He saw the faces, alright, but they weren't what he thought at all!! The wide eyes with the big black pupils, the jagged ziggy-zaggy mouths... they were nothing but flat markings! Gasp! Plot twist!
They were markings on the wings of moths that had landed in the trees!!
The moths were big. Huge. Gimendous! My spell check does not recognize “gimendous.” I call shenanigans. If anything was ever gimendous, it was these moths with the silly angry faces on their wings.
The boy laughed and smiled at the moths. They were nothing to be scared of at all! Unless you’re an introverted flame. They were pretty, with their droopy, foofy antennae, their soft brown fur and their round, shiny black eyes. They were nice, and they probably had the best adventures of anyone! Their adventures consisted of going to flames and sitting on trees.
The boy crawled across the grass to the base of one of the trees. Then, he climbed it. Up, up, up, he climbed until he was on a branch with one of the moths. Apparently this kid is an alternate version of Spider-Man. The little boy stood there in the sun, his six legs holding tight. Correction. Insect-Man. He let his wet wings dry in the sunlight while the moths all watched and flexed their own wings. I didn’t know little boys had wings and six legs. I must have missed out on that part of my childhood.
After a few minutes the little boy flexed his wings, too. He could see the same silly angry face on them! Boy, did he feel embarrassed about being scared the night before. I’d feel more worried over the fact that I’m turning into a moth, but whatever. To each their own.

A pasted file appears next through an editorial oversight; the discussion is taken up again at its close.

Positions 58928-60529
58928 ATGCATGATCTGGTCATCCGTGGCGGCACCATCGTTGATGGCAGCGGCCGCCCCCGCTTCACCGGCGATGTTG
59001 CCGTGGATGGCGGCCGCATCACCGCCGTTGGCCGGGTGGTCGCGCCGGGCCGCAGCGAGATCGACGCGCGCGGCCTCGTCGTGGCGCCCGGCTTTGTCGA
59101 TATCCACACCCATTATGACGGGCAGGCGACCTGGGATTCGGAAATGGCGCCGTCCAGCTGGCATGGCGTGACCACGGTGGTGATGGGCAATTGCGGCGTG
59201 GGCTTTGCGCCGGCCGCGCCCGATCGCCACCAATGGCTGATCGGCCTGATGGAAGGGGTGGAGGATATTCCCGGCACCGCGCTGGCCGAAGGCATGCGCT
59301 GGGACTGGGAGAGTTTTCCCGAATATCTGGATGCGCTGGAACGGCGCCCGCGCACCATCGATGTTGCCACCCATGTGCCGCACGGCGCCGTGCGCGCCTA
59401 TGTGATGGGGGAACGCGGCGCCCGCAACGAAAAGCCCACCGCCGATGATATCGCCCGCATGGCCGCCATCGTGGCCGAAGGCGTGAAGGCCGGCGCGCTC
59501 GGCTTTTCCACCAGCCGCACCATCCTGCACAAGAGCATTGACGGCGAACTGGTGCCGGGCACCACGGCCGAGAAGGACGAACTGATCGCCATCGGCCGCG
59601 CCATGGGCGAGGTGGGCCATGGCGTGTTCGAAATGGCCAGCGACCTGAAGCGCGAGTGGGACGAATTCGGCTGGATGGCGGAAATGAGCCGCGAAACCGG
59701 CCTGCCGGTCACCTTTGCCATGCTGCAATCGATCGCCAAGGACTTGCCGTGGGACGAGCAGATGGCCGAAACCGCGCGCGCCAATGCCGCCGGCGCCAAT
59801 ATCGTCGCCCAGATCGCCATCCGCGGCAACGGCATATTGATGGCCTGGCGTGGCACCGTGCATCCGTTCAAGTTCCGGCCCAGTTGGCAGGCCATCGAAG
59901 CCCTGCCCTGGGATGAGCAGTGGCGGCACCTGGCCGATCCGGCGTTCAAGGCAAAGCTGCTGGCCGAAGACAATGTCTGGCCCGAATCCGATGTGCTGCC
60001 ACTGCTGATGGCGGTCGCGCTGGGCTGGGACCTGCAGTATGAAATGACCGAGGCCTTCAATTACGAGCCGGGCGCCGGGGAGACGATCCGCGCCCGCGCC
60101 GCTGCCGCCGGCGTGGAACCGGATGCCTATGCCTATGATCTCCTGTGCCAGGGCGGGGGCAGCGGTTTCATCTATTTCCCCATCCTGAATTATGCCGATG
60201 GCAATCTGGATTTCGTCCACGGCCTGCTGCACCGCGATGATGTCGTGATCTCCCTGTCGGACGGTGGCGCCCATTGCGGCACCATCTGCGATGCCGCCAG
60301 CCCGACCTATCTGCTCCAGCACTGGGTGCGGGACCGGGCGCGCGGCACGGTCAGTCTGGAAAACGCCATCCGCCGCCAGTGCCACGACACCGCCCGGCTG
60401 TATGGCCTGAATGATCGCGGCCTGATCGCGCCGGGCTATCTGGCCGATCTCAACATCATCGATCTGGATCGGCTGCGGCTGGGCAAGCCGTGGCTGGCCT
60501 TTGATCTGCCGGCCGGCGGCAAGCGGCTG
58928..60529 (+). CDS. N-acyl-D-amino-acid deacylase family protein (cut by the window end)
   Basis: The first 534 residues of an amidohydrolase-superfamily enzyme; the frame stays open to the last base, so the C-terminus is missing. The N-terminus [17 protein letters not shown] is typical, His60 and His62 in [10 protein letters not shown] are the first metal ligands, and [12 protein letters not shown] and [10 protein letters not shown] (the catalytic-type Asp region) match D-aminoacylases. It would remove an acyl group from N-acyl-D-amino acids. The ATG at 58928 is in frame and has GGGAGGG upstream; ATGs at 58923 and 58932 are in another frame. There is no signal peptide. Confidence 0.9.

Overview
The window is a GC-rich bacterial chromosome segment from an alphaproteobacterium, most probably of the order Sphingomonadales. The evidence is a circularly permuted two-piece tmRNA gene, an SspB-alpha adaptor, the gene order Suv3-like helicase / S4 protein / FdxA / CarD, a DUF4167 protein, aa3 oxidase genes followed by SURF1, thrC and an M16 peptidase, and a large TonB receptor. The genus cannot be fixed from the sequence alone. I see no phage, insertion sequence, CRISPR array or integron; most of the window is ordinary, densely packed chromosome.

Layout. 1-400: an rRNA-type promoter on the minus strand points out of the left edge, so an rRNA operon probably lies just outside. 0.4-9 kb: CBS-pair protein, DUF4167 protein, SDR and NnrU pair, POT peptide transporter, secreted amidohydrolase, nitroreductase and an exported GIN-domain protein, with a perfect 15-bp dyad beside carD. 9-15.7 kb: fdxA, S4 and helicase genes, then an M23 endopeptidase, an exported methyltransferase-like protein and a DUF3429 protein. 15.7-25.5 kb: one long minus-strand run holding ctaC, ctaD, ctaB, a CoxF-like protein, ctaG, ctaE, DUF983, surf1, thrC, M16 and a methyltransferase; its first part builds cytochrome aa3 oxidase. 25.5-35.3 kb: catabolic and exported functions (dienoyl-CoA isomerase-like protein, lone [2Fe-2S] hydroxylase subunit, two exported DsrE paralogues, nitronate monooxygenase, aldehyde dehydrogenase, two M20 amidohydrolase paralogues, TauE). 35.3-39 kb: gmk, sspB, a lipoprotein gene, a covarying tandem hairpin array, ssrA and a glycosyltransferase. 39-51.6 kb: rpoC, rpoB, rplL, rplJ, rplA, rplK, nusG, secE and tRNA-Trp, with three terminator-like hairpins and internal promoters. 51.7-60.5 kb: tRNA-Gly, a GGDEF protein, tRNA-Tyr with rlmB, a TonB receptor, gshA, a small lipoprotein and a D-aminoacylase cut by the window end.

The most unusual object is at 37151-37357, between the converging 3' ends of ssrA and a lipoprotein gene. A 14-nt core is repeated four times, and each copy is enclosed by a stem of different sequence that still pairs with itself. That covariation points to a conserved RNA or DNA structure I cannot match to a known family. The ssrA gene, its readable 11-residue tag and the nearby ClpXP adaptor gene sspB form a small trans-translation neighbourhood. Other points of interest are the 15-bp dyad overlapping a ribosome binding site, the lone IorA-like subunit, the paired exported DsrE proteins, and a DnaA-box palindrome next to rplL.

When the boy's wings were good and dry, the moths all took flight and disappeared into the sky. The little boy followed them, sure that this would be a great day for exploring. “And then he flew right into the window of a truck.”
And so, now you see... "Why it is I have to stay at least 300 feet away from minors.
That's why you can't sleep outside tonight. “Now eat your broccoli, you ungrateful shit.”
This...wasn't that bad. I was honestly expecting worse. Sure, it's not scary, but it's likable. I could see what they were going for here: a story that some family member would tell their small child as a cautionary tale. And, for the most part, it nailed it. The only main fault I have is that the narrator sounds like someone I'd keep my kids very far away from.
Some might say that this story isn't very scary, and I have to agree. But it's fun and has a funny ending. Personally, I'd rather a story be fun and not scary than crappy and scary.
So, what do you think? Was this story good? Bad? Was the Riff any good? Do you wish I would become a moth and fly away? Leave your thoughts in the comments below.